Babywearing of Hampton Roads

Keeping caregivers and children close since 2013

Carry of the Month: Back Wrap Cross Carry (BWCC)

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Before we pick up the wraps, I figured we’d talk a little about why we love the Back Wrap Cross Carry (BWCC)! (please read our disclaimer before attempting this carry)
If you’re still learning to wrap, you are probably familiar with the sweating, the sore arms, and the sore stomach from standing at that awful 45* angle! This carry has great stopping points for you to catch your breath without totally messing up your wrap job. The steps are a bit repetitive so if you have a short memory or attention span (like mine) you will like this carry! 
 I incorporated a chest belt into this BWCC. It keeps the wrap out of your arm pits and is really easy on the shoulders,  especially since you’ll be molding the wrap perfectly to them. If you are struggling with your seat, this is going to be perfect for you. Those last two passes of the carry compensate for a popped seat as long as you have it nice and spread across your baby’s back and bum.
 This carry is naturally low because of how the wrap comes under and over your shoulders from the front rather than under your baby’s bum and over your shoulder’s from the back which would then lift baby and keep baby up. That’s why I deem this as a “cuddly carry” or a nap time carry because baby can really snuggle into your back. I don’t do this carry if we’re on the go and baby wants to be super active.
Enough chatter, let’s wrap!

 You will want your base size wrap for this carry. A base size wrap is a size that will work with most  multi-layer carries. This size will differ based on the wearer’s size and the baby’s size. In this tutorial, I’m using a size 6 wrap that measures about 4.6 meters and I am using a newborn baby doll (I can still accomplish this carry with my 2-year old but prefer a size 7 and I’m about a dress size 8/10 or shirt size M/L.

Disclaimer: you are allowed to laugh at my still shots. 
 They are funny, especially the Toy Story 3 shots in the back and my goofy faces.
 This is how I would suggest putting a baby on your back with a newborn or a young infant, maybe the 0-4 months range. There are many techniques to get your baby on your back, this is just how I feel most comfortable using my “newborn” weighted doll. She weighs a solid 7lbs and her name is Midori. You’ll see her pretty often in different carries.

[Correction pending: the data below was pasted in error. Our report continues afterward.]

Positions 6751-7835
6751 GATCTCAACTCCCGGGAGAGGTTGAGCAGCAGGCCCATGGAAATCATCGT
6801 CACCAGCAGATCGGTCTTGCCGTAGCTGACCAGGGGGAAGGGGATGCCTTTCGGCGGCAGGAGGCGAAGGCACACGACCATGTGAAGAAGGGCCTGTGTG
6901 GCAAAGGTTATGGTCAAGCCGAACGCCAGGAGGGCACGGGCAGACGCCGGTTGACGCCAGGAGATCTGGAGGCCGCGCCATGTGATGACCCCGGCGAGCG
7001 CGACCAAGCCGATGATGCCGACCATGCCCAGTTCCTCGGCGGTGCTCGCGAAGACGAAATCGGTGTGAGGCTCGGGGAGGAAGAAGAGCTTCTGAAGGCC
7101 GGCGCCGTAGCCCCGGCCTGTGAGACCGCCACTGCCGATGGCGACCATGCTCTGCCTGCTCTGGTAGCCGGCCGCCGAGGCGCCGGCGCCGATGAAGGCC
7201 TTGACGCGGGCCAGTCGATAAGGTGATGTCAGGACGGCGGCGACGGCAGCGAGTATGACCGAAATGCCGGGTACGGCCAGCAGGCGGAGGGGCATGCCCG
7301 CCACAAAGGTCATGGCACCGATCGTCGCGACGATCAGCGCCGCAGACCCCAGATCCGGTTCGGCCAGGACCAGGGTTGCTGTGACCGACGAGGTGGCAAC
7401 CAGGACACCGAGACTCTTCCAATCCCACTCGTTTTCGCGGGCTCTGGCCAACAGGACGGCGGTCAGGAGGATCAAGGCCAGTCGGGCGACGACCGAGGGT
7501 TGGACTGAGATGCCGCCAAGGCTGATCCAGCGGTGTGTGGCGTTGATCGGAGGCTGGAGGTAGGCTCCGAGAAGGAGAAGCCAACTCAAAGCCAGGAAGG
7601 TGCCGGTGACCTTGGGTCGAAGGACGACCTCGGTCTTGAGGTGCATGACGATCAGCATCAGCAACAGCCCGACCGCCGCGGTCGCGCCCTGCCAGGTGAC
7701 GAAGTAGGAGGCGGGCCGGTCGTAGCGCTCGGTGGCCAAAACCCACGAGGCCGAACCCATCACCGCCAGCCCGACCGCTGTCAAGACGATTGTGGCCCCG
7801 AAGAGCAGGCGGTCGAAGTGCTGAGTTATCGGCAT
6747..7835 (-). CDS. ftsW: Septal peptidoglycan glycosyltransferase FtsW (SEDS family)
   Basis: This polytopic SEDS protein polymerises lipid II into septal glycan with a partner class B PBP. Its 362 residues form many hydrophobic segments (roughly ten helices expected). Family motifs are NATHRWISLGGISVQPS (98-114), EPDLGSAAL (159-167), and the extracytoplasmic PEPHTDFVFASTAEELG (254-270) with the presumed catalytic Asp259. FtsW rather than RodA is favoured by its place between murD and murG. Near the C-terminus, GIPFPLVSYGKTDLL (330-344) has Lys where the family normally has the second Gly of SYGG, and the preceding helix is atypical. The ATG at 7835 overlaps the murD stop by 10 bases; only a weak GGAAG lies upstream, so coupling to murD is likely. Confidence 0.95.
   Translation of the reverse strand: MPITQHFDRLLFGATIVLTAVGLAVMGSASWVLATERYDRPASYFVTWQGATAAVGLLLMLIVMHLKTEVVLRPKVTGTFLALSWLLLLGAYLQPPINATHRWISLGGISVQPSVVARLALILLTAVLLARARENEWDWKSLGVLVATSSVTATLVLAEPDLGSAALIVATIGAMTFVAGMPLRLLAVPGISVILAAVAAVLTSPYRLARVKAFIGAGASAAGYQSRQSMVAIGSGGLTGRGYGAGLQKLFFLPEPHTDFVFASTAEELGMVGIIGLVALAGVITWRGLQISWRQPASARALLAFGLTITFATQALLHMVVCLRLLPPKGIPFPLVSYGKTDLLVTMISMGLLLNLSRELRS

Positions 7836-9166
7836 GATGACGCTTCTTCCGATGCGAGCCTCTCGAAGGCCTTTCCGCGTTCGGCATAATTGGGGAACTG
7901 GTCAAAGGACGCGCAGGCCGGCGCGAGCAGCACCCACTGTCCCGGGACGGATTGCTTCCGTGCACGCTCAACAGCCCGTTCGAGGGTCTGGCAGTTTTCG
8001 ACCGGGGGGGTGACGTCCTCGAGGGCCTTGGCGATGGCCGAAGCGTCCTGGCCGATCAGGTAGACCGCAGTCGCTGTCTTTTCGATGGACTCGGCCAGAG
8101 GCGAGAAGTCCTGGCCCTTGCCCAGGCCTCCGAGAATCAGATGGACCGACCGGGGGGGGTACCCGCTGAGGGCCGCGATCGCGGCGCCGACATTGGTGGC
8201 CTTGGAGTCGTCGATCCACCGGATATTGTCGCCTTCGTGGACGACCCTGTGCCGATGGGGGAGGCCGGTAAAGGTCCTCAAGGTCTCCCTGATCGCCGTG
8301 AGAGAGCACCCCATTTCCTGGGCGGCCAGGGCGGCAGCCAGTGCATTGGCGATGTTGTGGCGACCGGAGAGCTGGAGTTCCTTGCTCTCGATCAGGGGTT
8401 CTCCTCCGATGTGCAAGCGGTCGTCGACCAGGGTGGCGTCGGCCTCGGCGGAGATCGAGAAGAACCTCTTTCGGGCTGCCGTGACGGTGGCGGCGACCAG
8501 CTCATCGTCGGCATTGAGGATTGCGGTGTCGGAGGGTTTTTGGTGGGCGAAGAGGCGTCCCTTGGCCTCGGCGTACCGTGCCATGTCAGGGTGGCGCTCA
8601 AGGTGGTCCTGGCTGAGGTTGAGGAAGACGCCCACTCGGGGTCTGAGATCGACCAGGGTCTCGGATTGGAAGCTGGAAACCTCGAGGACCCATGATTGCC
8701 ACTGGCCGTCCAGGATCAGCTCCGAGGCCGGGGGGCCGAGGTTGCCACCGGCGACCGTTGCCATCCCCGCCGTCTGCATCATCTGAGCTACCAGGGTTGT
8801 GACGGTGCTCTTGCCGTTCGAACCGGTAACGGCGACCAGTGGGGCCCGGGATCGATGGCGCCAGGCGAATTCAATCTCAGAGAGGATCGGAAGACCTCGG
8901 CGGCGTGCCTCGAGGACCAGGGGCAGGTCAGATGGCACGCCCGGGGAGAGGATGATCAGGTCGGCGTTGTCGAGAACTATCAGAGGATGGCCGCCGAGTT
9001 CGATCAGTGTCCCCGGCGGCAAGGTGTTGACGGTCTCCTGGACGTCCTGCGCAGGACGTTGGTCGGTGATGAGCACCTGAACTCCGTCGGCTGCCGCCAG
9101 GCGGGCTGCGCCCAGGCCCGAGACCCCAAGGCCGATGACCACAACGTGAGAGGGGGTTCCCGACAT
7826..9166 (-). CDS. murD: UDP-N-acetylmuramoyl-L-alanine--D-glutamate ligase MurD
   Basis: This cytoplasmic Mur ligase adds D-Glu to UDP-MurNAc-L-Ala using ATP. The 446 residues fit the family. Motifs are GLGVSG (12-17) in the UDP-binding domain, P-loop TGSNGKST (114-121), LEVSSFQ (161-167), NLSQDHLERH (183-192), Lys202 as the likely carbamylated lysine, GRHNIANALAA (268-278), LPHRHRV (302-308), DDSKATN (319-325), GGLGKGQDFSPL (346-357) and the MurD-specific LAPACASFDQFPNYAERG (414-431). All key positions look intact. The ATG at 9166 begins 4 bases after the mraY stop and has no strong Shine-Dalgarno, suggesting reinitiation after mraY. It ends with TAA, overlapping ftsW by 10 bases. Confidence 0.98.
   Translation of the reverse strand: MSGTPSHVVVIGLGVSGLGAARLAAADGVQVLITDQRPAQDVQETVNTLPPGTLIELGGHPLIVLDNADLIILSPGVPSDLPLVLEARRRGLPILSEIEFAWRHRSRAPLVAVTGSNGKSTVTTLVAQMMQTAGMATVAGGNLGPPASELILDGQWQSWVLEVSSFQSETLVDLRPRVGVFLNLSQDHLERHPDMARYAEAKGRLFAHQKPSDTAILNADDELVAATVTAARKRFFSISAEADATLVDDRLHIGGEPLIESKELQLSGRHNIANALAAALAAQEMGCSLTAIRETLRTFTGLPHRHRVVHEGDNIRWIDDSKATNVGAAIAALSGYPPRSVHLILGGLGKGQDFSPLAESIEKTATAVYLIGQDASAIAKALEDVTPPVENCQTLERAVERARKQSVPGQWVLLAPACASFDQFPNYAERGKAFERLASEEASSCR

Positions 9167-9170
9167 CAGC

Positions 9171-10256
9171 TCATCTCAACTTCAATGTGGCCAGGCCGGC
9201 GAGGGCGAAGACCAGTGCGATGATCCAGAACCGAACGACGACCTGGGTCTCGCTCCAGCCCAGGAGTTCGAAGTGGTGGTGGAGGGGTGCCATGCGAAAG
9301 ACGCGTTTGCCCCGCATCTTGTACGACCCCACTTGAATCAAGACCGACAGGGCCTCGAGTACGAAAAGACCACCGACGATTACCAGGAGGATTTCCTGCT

First, lay the wrap nice and flat. Then, place the baby into the middle of the wrap and pre-tuck the seat of the wrap into the baby’s pants. I do this because reaching behind me is crazy difficult and, this way, I can get a really secure a seat. All you have to do is check on it after the baby’s on your back. 
Next, while the baby is on the floor, gather the wrap and make a hammock for her. I make sure the wrap doesn’t cover her face but is supporting her neck. This is especially important if the baby doesn’t have any neck strength or head control of her own. I like to grab the top rail and gather the rest into my hands, little by little. Put both sides of the wrap into one hand and you’ll lift her this way but you want to support her with your hand like I have in the 3rd picture. 
 Now, you lift the baby over your shoulder. This will definitely take practice. Make sure to practice over a bed, near a couch, with a doll or a stuffed animal until you are comfortable. 
Start to lean forward so your baby can lay on your back, using your shoulder to support baby’s head. Lift the other side of the wrap over your head and onto your other shoulder so you have a pass on each side (not twisted!). Always make sure to keep a hand on your baby. In the third image, I am simply adjusting my baby onto my back, allowing her to lay nice and flat and in the center of my back.